Project: Image trace

Goal: Create a new image based on a drawing.

Sometimes you have an image that’s not quite right. Maybe it’s too small. Maybe the colors aren’t right. Maybe you want to change part of it . This is a method you can use to get a cleaner image.

Select an image

This is a yellowjacket we wanted to use on our yearbook cover. It’s too small and fuzzy to use for print:

Create a new blank image in Photoshop

Go large. If you make the file larger than you think you’ll need, it will look sharp if you size it down later. If you make it too small, it will be fuzzy if you size it up.  For this, the document will be 4 inches by 4 inches, 300 pixels per inch. That’s almost twice as big as it needs to be on the final cover.

Add the image to the new document as a new layer, and resize it as large as it will fit.

Drag the image you want to copy onto your new document. It will be added as a smart layer (with diagonal lines to show you it can’t be edited. Make the image as large as you can make it fit, then press return/enter.

The resized image before pressing return/enter. Way too blurry to print.

Change the opacity of the layer to 66%.

Making the opacity lower makes it possible to see where you’ve added blacks.

Make a new layer called blacks. trace the black areas of the image.

There are a lot of ways to fill in areas with blacks or colors. One of my favorite was is to use the polygonal lasso tool to trace the shapes, then fill with the color. This makes very sharp edges.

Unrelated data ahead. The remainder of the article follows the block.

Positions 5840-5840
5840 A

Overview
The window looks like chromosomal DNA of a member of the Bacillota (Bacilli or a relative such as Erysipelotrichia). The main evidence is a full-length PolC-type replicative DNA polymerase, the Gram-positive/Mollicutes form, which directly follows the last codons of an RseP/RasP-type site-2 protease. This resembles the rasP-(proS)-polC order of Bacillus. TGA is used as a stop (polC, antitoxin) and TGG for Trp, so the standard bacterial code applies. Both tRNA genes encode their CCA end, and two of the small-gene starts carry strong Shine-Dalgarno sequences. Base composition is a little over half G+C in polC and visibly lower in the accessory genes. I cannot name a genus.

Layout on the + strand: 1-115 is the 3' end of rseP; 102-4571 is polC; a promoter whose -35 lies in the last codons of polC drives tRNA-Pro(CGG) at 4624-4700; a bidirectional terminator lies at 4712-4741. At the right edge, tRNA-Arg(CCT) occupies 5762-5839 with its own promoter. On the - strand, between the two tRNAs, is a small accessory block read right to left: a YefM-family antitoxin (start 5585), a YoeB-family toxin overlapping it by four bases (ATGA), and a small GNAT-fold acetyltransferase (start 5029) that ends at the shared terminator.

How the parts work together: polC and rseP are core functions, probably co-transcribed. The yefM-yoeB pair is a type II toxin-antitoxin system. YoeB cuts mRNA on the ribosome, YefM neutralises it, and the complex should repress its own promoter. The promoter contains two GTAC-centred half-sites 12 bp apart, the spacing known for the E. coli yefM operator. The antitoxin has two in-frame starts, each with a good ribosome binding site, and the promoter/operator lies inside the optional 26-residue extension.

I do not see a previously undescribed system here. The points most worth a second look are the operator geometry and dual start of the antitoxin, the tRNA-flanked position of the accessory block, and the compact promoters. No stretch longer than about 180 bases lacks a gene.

This part takes the longest time. Be patient. Go slow.

Hide the Blacks layer.

Turn the opacity back up on the original layer.

You need the opacity at 100% to sample the original colors correctly.

Make a new layer between the blacks and the original image. Name it colors.

Putting the colors under the blacks means you don’t have to be as careful about keeping the colors exactly inside the lines.

For more complex images, use more than one color layer. That way you can change/remove colors without having to redraw everything. This image was simple enough that the colors work on a single layer.

Add your colors.

You can add color areas the same way you added the blacks. Use the eyedropper tool to sample colors.

Here’s the color layer by itself. Notice that some of the colors are under where they will be covered by the blacks. There are also some added greens to show shadows on the “ripped paper.”

Pay attention to where you see shading. Lots of times (but not always) it’s near/around the black areas of the image.

Turn off the original layer, and turn on the blacks layer.